The Census Bureau serves as the nation’s leading provider of quality data about its people and economy.
The 2020 Census took a snapshot of all people living in the United States on April 1, 2020, and the first results are in.
According to the 2020 Census, the number of people living in the United States was 331,449,281. Based on the 2020 Census apportionment population counts, seven seats in the U.S. House of Representatives will shift among 13 states.
Take a closer look at 2020 Census results on census.gov, and view more than 10 decades of apportionment and population data by exploring the Census Bureau’s interactive Historical Apportionment Data Map.
The 2020 Census determines congressional representation, informs the allocation of hundreds of billions of dollars in federal funding, and provides data that affects communities for the next 10 years. For more highlights, sharable content for your social media channels, and additional resources, check out the Census Bureau’s social media toolkit on the first 2020 Census results.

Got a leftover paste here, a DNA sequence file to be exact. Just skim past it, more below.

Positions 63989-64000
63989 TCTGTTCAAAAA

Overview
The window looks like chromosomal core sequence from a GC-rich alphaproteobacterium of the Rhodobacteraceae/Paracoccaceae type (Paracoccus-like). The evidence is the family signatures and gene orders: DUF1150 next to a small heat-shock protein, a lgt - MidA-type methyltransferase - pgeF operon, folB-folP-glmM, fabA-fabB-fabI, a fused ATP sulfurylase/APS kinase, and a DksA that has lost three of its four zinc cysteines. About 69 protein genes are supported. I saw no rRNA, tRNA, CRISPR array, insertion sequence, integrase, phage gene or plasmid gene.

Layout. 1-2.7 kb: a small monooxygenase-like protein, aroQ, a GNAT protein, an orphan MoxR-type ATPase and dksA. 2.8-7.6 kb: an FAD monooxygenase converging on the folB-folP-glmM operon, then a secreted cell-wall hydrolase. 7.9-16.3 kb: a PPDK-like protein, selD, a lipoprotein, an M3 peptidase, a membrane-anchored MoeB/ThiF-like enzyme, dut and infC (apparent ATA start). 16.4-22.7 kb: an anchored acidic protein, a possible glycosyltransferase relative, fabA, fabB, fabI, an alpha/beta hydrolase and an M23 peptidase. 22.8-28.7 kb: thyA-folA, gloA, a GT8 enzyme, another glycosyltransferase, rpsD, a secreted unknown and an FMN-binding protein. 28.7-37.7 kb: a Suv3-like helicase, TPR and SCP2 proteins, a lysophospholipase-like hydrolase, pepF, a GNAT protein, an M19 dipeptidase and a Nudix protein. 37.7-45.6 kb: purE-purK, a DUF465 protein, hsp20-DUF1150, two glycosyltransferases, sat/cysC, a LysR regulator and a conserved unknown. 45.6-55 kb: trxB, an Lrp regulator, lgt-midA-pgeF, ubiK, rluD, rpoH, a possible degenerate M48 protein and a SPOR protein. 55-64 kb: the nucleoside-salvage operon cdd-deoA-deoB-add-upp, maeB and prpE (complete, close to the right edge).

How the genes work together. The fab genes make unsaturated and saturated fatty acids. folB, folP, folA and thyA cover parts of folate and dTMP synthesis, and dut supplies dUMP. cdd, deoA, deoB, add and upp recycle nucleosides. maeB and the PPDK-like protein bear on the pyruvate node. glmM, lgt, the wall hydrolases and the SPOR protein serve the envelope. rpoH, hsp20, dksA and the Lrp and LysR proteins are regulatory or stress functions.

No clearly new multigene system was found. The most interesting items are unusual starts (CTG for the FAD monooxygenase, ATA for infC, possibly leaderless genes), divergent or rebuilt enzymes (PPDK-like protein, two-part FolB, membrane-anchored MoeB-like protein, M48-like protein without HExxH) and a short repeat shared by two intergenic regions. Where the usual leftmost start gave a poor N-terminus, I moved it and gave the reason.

Using Census Bureau Data to Build Resilient Communities
In addition to the decennial census, the Census Bureau conducts more than 130 surveys and programs each year and helps local and national organizations use the data throughout the decade.
Census Bureau data can help communities combat the COVID-19 pandemic and plan for future health and weather-related disasters. For example, the Census Bureau’s COVID-19 hub centralizes data to help federal agencies, businesses, and communities make pandemic-related decisions. The Census Bureau also launched new surveys amid the COVID-19 pandemic in response to a need for real-time data on the U.S. population and economy.
To support preparedness, the Census Bureau developed an innovative tool to estimate resilience. The Census Bureau’s Community Resilience Estimates is one of the most accurate tools available to identify a community’s ability to endure, respond and recover from the impact of disasters. Watch the recent AAC Promising Practices Webinar: Using Census Bureau Data to Facilitate Resiliency and Economic Recovery to learn more.
For more on how Census Bureau data can benefit your organization and community, visit census.gov or contact your Census Bureau regional office.
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